A Year In Food

From New York to Costa Rica to Europe to California: 365 Days of Dining Out

Friday, March 11, 2005

Mar. 11.


Tournesol - 50-12 Vernon Blvd., Long Island City, Queens
Steak frites au poivre, absinthe, a glass of Jurancon Sec Chateau Jolys

In suggesting it, Pat referred to Tournesol as his favorite neighborhood bistro. When I walked in and the hostess-owner welcomed me in a heavy French accent, I was quickly charmed into thinking he might be right. Like any good bistro, the atmosphere was very unpretentious and laidback. Many of the diners were regulars and some conversed with the waitstaff in French. Even the ugly art hanging up managed to seem somewhat personable.

As for ordering, though many of the fish entrees sounded good, I had another craving for steak frites. I also thought it would be interesting to compare Tournesol's version to the great version I had at Schiller's (see Jan. 31). I know that there is only so much that you can do to distinguish the dish, but Schiller's and Tournesol's steak frites were very, very similar. Both had delicious skinny stalks of fries and fairly good but not great cuts of beef. The only real difference was in the au poivre sauces. At Tournesol, the sauce really emphasized the pepper, causing some bites to overload on kick. Once I realized the emphasis and used the sauce sparingly though, it gave the dish a better but still sharp flavor.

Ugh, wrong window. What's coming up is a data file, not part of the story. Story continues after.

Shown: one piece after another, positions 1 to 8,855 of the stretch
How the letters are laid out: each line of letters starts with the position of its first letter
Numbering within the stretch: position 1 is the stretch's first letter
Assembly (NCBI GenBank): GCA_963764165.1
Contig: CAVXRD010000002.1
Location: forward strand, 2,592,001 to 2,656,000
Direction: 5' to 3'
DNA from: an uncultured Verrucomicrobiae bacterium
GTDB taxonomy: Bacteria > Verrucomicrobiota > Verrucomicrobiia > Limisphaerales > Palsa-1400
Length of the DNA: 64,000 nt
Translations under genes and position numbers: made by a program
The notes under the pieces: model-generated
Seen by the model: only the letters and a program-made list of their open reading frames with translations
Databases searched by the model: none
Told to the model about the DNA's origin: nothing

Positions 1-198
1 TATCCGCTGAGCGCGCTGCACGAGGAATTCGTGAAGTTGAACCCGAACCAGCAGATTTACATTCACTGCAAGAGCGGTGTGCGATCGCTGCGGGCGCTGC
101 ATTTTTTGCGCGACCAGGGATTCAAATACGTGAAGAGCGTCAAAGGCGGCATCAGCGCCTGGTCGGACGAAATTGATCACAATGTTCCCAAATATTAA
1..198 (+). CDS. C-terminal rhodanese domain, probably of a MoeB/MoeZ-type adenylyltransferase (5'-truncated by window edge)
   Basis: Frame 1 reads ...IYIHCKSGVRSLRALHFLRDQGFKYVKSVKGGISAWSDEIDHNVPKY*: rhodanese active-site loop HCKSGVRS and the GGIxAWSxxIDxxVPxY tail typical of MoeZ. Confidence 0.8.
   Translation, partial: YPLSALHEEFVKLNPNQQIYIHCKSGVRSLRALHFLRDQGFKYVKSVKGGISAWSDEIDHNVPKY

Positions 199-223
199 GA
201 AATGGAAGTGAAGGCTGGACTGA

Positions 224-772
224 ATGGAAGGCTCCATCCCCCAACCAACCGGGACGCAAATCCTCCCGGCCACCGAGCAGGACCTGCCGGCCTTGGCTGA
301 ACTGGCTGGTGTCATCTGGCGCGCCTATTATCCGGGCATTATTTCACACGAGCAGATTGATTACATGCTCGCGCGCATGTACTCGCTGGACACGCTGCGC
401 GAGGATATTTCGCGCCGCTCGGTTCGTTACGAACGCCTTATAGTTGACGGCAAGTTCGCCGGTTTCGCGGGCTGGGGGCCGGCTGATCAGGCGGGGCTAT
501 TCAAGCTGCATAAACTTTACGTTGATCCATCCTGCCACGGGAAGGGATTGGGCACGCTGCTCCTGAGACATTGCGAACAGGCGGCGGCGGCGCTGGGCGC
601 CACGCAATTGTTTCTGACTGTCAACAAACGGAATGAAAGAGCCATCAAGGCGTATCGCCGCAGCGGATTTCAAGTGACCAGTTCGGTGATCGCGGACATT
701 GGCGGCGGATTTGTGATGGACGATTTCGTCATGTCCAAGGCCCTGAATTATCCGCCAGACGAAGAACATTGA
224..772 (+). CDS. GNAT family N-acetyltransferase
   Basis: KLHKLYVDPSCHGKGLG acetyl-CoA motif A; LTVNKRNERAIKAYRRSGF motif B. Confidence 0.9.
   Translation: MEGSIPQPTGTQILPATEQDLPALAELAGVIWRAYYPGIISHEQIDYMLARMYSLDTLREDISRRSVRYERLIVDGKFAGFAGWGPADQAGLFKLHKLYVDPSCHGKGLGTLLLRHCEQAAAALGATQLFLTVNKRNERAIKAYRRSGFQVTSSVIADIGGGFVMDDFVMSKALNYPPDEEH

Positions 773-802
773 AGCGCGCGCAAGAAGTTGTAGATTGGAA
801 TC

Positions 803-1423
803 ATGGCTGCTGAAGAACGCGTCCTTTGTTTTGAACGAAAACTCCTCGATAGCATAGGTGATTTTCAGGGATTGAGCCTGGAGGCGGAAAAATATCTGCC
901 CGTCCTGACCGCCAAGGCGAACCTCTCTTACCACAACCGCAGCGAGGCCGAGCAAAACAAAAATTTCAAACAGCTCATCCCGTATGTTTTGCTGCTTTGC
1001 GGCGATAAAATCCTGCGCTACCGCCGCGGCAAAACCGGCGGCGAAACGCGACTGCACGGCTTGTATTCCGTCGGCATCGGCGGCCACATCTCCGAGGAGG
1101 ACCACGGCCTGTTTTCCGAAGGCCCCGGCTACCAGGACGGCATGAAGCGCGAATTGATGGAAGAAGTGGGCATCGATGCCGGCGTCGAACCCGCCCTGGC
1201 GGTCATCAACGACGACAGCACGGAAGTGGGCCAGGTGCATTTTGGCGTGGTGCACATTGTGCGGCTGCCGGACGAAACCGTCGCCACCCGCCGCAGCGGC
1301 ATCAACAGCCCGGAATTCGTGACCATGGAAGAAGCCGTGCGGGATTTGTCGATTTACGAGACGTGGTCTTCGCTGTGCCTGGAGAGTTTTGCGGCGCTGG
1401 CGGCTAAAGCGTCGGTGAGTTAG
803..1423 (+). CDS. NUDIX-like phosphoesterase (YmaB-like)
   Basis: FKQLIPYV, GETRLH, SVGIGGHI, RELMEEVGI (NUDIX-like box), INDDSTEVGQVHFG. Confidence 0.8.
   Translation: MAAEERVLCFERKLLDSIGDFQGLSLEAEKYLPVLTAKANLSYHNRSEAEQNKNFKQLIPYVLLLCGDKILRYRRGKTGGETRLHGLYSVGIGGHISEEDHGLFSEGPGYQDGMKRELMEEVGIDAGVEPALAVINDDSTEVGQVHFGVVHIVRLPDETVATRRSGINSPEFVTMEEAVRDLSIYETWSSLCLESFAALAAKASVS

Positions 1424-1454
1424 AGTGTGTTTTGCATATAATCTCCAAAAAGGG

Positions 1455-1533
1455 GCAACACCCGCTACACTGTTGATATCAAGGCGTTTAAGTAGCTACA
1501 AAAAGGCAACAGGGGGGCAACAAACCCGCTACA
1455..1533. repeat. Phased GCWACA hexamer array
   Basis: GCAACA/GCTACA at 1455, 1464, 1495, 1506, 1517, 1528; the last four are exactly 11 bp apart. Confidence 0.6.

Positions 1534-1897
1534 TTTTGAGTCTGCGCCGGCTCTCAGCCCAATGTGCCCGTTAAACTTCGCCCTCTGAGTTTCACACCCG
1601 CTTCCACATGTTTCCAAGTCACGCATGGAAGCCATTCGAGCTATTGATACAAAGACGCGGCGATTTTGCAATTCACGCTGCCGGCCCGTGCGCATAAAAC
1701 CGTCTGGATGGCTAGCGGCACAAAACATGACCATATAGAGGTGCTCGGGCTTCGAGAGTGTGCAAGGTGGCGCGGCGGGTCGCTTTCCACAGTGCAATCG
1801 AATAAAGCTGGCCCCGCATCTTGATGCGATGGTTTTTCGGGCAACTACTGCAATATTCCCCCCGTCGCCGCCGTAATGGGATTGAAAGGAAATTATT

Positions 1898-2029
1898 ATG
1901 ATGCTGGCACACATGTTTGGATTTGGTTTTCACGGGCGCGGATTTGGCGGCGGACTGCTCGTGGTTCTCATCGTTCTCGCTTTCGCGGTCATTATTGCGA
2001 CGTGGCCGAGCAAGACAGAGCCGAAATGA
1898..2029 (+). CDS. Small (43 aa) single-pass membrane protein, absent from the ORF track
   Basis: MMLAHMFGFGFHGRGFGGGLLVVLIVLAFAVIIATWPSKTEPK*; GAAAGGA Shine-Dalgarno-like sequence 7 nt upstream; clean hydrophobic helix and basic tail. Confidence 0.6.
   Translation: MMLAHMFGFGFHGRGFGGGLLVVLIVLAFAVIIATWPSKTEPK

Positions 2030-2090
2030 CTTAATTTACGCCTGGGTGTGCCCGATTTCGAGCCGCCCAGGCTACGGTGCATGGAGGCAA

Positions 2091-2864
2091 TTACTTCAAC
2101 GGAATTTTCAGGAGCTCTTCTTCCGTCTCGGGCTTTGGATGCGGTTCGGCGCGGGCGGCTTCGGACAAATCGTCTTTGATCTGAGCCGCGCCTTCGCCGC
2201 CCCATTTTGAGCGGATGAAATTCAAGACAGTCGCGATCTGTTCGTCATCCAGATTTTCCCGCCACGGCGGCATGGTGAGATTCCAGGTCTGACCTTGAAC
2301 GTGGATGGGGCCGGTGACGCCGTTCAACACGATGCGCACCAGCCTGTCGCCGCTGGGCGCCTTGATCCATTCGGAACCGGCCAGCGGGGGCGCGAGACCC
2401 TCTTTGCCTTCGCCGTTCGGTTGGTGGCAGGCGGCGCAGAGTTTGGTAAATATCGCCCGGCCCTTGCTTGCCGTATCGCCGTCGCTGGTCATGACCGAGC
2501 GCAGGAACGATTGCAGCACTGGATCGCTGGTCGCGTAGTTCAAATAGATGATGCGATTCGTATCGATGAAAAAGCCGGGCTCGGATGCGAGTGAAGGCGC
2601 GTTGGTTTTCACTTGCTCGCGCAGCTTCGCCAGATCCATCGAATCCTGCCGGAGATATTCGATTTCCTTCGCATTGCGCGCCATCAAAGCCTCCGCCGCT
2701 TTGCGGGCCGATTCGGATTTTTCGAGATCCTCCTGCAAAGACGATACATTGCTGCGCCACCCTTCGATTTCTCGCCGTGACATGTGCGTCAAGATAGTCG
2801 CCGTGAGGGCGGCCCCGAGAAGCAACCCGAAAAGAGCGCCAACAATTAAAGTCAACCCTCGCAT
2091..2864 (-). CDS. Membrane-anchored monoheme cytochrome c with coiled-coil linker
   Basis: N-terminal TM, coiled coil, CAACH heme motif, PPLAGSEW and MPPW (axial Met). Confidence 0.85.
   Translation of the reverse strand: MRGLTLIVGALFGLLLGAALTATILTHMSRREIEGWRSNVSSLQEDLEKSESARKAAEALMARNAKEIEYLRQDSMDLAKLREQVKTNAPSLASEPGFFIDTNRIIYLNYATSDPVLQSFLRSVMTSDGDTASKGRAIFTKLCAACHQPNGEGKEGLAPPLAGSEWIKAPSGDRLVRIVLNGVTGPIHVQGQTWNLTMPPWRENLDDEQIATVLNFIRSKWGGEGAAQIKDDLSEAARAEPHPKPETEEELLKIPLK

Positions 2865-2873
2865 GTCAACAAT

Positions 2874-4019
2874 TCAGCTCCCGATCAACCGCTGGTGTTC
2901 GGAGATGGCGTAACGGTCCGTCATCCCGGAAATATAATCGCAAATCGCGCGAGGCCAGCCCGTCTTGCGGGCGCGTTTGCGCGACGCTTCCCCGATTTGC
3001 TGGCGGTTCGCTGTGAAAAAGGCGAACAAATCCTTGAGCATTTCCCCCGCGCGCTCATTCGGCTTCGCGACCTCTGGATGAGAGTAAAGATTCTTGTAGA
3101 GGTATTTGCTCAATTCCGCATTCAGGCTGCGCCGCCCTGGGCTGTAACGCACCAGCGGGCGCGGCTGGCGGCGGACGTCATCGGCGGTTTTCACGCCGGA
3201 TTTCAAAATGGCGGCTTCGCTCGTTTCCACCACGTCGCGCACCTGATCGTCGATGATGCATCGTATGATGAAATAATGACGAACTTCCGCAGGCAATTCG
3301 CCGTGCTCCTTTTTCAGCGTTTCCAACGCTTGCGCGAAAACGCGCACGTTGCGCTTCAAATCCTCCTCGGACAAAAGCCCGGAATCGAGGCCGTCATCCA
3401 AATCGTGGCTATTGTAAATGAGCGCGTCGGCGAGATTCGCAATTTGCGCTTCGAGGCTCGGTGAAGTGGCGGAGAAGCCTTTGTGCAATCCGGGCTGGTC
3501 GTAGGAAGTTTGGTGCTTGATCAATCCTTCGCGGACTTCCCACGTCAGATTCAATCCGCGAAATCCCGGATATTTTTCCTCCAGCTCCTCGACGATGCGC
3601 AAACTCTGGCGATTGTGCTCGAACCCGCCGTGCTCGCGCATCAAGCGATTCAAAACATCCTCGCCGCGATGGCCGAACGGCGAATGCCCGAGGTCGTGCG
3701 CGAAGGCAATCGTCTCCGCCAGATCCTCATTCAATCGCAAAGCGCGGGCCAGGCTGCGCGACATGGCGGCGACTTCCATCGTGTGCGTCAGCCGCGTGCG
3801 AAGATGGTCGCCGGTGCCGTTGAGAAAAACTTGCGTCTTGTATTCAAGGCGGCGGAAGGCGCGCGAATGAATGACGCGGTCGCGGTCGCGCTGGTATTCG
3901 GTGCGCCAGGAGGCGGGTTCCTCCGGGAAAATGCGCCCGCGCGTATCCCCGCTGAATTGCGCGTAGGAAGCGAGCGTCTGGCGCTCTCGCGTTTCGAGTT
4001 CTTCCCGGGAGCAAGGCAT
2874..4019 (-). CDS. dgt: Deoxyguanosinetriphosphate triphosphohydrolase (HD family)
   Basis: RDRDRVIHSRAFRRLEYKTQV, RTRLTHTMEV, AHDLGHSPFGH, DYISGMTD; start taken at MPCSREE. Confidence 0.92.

The dessert list looked promising, but unfortunately, because of time constraints, we had to jet off to catch a great production of Dr. Faustus. Even with my limited experience at Tournesol however, I would agree that this is a nice neighborhood fixture in a neighborhood with limited options. It isn't a destination place as I could easily think of places within walking distance from my house (Le Quinze, Casimir) that have similar intentions and execute them as well or better. Also, the seating is very cramped, with the tables so close that the girl next to us felt all but invited to interject into our conversation repeatedly. But if you're hungry in Long Island City and you're a friendly, low-key Francophile, by all means, you know where to head. 7/10


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